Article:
# Levy's isoperimetric inequality for sphere

Let me recall subj:

If $s>0$, $A$ and $B$ are two subsets of $\mathbb{S}^{n}$, $|A|=|B|$ ($|\cdot|$ stands for the Lebesgue measure on the sphere) and $B$ is a cup $B=\{ (x_1,x_2,\dots,x_n)\in \mathbb{S}^n, x_n\leq t \}$ (for some $t\in [-1,1]$), then $|A_s|\geq |B_s|$, where $A_s$ means $s$-neighborhood of the set.

It leads to measure concentration inequalities for the sphere and so has numerous applications. So I guess that Levy's initial proof was simplified, maybe not once. What is the easiest proof of the inequality and where to read it?

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The shortest and most amazing proof (in my opinion) is by Steiner symmetrization around half of a great circle. Given $A$, and given a half great circle $\gamma$, rotate the sphere so that $\gamma$ is a meridian arc. Then for each latitude sphere $H$, you can replace $A \cap H$ by the spherical cap in $H$ centered at $H \cap \gamma$. Let $A'$ be the result. Then it is not hard to show that $|A'_s| \le |A_s|$ for all $s > 0$; in fact even each $|A'_s \cap H| \le |A_s \cap H|$. And you can show that you can pick a sequence of half great circles such that $A$ converges to $B$ under symmetrization, and that some of the inequalities are strict unless $A$ is congruent to $B$.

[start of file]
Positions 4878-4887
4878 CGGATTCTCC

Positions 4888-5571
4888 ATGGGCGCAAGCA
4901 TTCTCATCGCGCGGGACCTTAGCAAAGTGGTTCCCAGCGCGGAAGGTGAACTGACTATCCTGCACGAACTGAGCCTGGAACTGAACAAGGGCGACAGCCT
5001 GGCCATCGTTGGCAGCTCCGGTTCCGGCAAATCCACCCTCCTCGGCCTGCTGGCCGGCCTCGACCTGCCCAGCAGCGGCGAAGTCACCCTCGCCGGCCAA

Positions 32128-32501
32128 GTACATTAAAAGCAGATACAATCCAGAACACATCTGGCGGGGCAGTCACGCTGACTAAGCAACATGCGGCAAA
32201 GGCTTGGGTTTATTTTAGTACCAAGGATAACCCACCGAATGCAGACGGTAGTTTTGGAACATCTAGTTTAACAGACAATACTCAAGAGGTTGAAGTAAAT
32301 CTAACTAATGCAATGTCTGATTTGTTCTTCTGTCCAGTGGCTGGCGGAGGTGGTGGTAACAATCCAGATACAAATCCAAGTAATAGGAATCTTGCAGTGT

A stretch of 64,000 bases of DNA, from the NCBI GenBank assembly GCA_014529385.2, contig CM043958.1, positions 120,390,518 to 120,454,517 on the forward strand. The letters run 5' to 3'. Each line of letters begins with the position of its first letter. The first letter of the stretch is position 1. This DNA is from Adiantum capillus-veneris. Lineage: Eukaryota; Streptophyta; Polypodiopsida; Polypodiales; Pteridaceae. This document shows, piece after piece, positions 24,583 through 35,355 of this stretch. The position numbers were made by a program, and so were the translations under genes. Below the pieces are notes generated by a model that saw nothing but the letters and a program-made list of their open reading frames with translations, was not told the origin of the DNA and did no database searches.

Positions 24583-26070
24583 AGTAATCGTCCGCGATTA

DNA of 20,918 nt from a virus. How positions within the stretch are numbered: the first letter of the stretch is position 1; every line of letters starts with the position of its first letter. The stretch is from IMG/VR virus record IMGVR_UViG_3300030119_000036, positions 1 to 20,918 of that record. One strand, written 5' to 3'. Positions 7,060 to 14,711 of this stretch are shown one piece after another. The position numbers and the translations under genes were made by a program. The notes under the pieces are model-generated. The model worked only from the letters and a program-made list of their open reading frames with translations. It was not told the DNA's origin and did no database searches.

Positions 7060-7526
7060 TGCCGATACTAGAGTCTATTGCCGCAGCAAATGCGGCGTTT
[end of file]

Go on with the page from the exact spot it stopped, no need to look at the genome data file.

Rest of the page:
Of course this is just an outline, but it is an accurate summary (I hope) of the Steiner symmetrization argument. It also works in Euclidean or hyperbolic space using a line rather than half of a line.

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$|A'_s\cap H|\leq A_s\cap H$ is induction propose if we use induction on dimension, right? –  Fedor Petrov Oct 26 '10 at 10:40
ah, no, $A_s\cap H$ does not depend only on $A\cap H$, but on close lattitudes too... –  Fedor Petrov Oct 26 '10 at 10:43
Yes, it's a proof by induction, even though $A_s \cap H$ depends on nearby latitudes. –  Greg Kuperberg Oct 26 '10 at 10:55
Ah, for $A'$ it depend only on one latitude (though maybe different from $H$), so here everything is OK. It remains to show that a sequence of symmetrizations converge to a hat, It should be standard. –  Fedor Petrov Oct 26 '10 at 13:32
Convergence is based on the fact that the circumradius of $A$ can only go down under symmetrization. Moreover, if you do enough symmetrizations, it does go down unless $A$ is a spherical cap. –  Greg Kuperberg Oct 26 '10 at 19:30